Alfonso Cuarón’s ‘ROMA’ Gets New Trailer as Theatrical Release Plans Get Confirmed

Written by on November 13, 2018 


One of the most acclaimed films of the fall is Alfonso Cuarón’s Gravity follow-up ROMA, a gorgeous black-and-white drama set in Mexico City in the early ’70s as we follow a middle-class family, and specifically its nanny and housekeeper (Yalitza Aparicio). Rory O’Connor said in his review, “ROMA is comprised of a series of richly detailed vignettes, shot in deep-focus, in which the viewer can glance around, pluck out the most vibrant signs of life and thus string the narrative together. ”

Netflix has recently broken new ground in appeasing Cuarón, who clearly desires his film be shown in cinemas (a notion we have to agree with). They’ve announced an earlier theatrical release date for the film of November 21–three weeks prior to its Netflix bow–and have now given an official statement regarding the expansion, though don’t expect it any Alamo Drafthouses. Check out the statement below, along with a new trailer.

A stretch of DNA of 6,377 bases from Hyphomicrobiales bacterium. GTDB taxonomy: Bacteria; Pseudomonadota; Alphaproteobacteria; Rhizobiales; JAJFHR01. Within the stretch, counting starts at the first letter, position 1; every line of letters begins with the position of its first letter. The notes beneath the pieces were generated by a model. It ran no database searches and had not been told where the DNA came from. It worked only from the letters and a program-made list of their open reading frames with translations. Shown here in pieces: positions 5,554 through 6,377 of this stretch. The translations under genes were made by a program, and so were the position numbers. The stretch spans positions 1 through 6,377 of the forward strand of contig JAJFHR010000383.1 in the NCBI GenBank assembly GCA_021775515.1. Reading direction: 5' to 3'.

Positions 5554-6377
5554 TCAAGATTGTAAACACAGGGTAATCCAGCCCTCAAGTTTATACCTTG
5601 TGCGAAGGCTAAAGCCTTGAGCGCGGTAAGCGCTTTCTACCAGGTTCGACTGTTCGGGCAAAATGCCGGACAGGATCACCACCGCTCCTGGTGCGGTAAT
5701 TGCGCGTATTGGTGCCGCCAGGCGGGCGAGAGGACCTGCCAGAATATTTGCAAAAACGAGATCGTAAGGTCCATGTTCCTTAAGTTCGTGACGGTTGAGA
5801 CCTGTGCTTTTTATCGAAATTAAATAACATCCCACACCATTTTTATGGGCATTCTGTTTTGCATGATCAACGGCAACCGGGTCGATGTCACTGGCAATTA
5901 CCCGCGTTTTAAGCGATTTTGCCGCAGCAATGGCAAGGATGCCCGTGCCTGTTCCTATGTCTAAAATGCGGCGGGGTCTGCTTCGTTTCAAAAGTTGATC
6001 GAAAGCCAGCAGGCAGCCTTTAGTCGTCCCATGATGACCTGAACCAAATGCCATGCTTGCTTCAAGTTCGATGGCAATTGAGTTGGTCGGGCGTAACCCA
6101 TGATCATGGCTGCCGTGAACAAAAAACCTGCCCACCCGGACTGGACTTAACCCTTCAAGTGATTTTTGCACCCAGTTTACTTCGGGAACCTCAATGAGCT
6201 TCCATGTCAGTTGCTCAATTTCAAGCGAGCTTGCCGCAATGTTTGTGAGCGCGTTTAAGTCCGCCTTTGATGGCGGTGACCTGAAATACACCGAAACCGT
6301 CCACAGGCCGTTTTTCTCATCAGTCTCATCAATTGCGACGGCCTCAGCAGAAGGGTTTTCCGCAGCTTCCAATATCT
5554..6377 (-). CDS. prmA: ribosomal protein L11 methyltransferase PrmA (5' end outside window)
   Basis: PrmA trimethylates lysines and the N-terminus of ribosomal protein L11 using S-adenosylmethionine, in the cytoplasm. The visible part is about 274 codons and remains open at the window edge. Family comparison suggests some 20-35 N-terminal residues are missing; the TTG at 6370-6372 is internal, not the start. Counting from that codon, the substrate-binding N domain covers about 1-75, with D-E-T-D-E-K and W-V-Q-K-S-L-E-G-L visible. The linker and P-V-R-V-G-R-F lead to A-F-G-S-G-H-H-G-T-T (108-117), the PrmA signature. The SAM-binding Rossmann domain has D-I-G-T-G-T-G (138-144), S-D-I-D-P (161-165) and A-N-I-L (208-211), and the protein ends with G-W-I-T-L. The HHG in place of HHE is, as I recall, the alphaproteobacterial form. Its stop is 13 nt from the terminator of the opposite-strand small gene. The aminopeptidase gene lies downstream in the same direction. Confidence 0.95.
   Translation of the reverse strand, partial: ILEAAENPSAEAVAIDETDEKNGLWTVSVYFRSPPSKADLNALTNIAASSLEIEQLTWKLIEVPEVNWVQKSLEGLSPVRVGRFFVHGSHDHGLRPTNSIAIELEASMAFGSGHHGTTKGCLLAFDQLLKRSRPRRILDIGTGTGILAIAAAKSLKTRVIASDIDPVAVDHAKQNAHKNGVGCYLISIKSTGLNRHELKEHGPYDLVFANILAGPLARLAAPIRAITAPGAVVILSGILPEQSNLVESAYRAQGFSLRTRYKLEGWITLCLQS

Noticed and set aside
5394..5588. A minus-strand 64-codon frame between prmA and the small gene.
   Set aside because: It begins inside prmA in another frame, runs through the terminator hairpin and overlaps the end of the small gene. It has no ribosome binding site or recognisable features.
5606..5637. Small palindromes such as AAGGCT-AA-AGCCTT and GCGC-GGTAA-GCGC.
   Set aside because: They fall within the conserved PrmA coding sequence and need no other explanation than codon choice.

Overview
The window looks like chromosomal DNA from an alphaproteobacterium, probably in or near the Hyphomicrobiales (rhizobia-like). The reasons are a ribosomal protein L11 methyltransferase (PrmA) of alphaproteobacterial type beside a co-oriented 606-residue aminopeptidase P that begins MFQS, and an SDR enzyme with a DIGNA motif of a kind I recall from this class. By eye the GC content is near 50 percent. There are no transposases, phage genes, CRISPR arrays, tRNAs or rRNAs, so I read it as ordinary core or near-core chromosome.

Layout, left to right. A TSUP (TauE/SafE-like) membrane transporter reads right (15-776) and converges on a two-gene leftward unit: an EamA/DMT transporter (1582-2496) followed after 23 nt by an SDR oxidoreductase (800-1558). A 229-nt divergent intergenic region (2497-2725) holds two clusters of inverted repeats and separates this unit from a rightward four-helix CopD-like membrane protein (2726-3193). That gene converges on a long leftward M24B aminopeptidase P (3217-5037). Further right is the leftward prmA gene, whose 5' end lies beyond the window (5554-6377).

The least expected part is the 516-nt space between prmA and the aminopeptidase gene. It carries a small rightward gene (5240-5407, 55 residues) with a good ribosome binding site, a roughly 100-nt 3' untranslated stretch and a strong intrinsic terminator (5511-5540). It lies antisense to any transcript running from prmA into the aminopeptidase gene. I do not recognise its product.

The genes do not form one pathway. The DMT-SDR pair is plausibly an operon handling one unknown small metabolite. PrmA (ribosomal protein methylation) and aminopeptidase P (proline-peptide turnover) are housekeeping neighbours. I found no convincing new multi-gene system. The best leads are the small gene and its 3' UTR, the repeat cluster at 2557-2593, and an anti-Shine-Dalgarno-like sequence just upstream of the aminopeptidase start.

ROMA will have exclusive limited theatrical engagements starting November 21 in Los Angeles, New York and Mexico. Additional engagements in U.S. cities, Toronto and London will begin November 29 with other top U.S. markets and international territories continuing to roll out beginning December 5. The film will be released globally on Netflix on December 14 with an expanded theatrical release in the U.S. and international markets. In total, the film will be theatrically released in over 30 countries globally with 70mm presentations also being planned during the film’s theatrical release.

The most personal project to date from Academy Award®-winning director and writer Alfonso Cuarón (Gravity, Children of Men, Y Tu Mama Tambien), ROMA follows Cleo (Yalitza Aparicio), a young domestic worker for a family in the middle-class neighborhood of Roma in Mexico City. Delivering an artful love letter to the women who raised him, Cuarón draws on his own childhood to create a vivid and emotional portrait of domestic strife and social hierarchy amidst political turmoil of the 1970s. Cuarón’s first project since the groundbreaking Gravity in 2013.


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